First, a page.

Most of the time, when one partner shuts down, it causes the other partner to try even harder to get answers. At first, she might criticize and yell. If that doesn’t work, she may beg and plead and if that doesn’t work, she may even escalate to throwing or breaking things. The partner who feels like she is being left in the cold will often relentlessly try to engage her significant other, to no avail. This cycle is extremely common and unbelievably frustrating for everyone involved. In the end, both partners are in a state of panic, although, this panic looks completely different for each person.

 

What is really happening inside when someone is shutting down emotionally?

Believe it or not, research has shown that the partner who is shutting down is actually very alert, even though he doesn’t look like it. His heart rate is likely over 100 BMP and he is feeling what we therapists call “flooded.” Being flooded happens when your body and mind are overwhelmed due to strong emotions. When you are flooded, your heart rate increases, you might feel very tense, you might feel hot or sweat, you could start shaking, your access to rational thought is limited, it’s hard to control your emotions, and you may even lose your peripheral vision and start seeing tunnel vision.

 

This all happens because your body is going into fight or flight mode. It’s reacting as if there is real physical danger in front of you and it is getting ready to fight, run or freeze. At that point, having an effective and rational conversation is NOT in the cards. Human survival instinct is kicking in and conscious, rational thought has left the building. Furthermore, your hippocampus doesn’t function well when you are flooded and it is the part of your brain involved with memory. This is why you and your partner can have completely different recollections of what was said or done in a fight and you both feel right. In reality, if you were both flooded, neither of you really knows what happened. Your brain was only half there and it just fills in the gaps with what it thinks probably happened based on your beliefs or past experiences.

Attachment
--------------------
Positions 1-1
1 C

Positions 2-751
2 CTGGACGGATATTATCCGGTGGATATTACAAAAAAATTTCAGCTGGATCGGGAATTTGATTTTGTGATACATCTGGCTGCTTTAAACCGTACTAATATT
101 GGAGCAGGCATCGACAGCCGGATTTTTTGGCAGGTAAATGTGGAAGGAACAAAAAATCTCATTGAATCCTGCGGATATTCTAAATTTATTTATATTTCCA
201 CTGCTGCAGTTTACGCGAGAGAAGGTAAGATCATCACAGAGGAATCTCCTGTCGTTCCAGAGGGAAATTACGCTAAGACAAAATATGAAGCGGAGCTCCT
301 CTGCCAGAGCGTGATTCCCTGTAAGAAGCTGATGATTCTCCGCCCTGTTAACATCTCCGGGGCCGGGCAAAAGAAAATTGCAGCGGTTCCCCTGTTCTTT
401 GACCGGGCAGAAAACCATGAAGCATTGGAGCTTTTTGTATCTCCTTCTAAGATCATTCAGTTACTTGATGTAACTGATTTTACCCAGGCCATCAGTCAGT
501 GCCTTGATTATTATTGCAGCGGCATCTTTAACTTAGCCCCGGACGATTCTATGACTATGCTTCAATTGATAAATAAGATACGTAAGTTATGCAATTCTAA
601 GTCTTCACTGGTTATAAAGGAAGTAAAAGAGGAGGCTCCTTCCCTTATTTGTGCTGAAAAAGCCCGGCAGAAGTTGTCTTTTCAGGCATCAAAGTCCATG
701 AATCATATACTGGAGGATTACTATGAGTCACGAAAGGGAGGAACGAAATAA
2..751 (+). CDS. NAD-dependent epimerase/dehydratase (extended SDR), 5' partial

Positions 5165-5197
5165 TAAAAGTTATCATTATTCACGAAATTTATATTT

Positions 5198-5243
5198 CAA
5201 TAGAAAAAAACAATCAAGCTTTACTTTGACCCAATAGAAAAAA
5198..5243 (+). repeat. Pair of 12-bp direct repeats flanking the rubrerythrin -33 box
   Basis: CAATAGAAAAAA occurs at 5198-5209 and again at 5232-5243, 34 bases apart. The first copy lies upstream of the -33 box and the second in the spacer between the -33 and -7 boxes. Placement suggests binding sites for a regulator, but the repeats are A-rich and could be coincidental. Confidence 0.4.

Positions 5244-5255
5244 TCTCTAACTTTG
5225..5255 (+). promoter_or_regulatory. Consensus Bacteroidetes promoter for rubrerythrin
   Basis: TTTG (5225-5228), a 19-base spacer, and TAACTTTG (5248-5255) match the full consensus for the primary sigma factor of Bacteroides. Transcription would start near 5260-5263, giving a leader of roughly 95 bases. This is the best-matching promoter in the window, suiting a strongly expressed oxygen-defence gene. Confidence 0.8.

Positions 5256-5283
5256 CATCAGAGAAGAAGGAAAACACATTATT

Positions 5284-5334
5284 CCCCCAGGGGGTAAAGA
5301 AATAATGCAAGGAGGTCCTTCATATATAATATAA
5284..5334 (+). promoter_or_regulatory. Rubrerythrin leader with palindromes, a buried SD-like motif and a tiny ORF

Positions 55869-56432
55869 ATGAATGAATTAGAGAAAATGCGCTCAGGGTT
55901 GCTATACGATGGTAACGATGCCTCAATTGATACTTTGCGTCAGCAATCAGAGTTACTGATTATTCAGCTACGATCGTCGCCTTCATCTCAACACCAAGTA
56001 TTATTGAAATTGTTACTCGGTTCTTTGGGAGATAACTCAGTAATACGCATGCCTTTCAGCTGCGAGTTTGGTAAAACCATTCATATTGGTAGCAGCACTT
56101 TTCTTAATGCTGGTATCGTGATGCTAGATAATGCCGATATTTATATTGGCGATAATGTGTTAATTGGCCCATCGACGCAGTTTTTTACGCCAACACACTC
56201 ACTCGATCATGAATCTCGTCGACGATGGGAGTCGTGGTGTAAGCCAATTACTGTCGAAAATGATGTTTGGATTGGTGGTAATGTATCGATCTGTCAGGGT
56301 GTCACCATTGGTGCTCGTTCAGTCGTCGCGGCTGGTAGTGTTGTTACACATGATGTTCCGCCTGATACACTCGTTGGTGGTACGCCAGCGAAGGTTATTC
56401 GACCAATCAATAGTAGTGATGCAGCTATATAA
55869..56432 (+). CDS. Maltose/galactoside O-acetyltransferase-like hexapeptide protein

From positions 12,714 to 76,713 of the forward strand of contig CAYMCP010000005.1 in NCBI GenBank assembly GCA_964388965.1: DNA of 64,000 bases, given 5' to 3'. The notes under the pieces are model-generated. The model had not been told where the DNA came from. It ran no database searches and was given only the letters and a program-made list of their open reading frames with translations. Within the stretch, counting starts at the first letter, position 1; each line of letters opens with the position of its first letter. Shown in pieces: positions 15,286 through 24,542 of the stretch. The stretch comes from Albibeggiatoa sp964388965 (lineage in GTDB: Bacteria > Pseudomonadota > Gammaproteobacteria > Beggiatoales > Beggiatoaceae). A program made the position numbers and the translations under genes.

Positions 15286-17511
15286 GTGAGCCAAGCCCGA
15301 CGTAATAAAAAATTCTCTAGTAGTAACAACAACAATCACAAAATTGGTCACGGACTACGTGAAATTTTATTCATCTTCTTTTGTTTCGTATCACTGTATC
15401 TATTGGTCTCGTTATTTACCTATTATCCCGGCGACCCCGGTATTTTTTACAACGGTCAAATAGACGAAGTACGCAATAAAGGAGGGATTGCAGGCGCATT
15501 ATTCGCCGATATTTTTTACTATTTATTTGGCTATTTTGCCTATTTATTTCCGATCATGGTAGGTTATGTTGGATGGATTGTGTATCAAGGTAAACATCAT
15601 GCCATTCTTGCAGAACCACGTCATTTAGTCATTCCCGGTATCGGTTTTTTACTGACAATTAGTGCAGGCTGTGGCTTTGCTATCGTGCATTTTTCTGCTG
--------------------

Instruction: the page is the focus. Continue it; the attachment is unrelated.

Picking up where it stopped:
THE CHALLENGE: HOW TO DEAL WITH AN EMOTIONALLY UNAVAILABLE HUSBAND

When you and your partner are in this situation, you each need different things. He needs space, and you need a connection. Unfortunately, there is no way for you to receive the connection that you need until he has his space.

 

While this might seem like an impossible standoff, there is a way to solve this problem.

THE SOLUTION: HOW TO STOP BEING EMOTIONALLY UNAVAILABLE

Give your partner the space that he needs. Be willing to take a break, and take a step back. Agree on a time-limit for this break, so that you both know when and where you will come back together to talk about the situation. When the break is over, it’s the responsibility of the partner that requested the break to re-initiate conversation. This way, the partner who wants to talk ASAP will not feel the other is using the break as a way to avoid the conversation altogether.

 

While you and your partner can decide what time limit feels right for you, many couples use 20 minutes as their guideline. After 20 minutes of some kind of healing activity (breathing, walking, bathing, meditation), come back together with calm hearts and eased minds. Then you can use some of my healthy communication techniques for relationships to guide your discussion.

 

Above all, remember that when your partner is emotionally unavailable, it isn’t about you. He is simply trying to feel safe in the only way he knows how. He is not trying to be difficult. In fact, he is trying to make things better by avoiding talking so he doesn’t say something that makes you feel even worse. Remembering this can sometimes help you pull back when he needs it most.

 

The 2nd Horseman: Criticism In Relationships

 

The second of the Gottman’s “Four Horsemen” is criticism. Criticism occurs when one partner verbally attacks the other. This is different from voicing a complaint or offering a critique, both of which are perfectly appropriate, and center around specific issues. Criticism, on the other hand,  is when you make a blanket statement about your partner’s personality or entire being.

 

EXAMPLES OF CRITICISM IN RELATIONSHIPS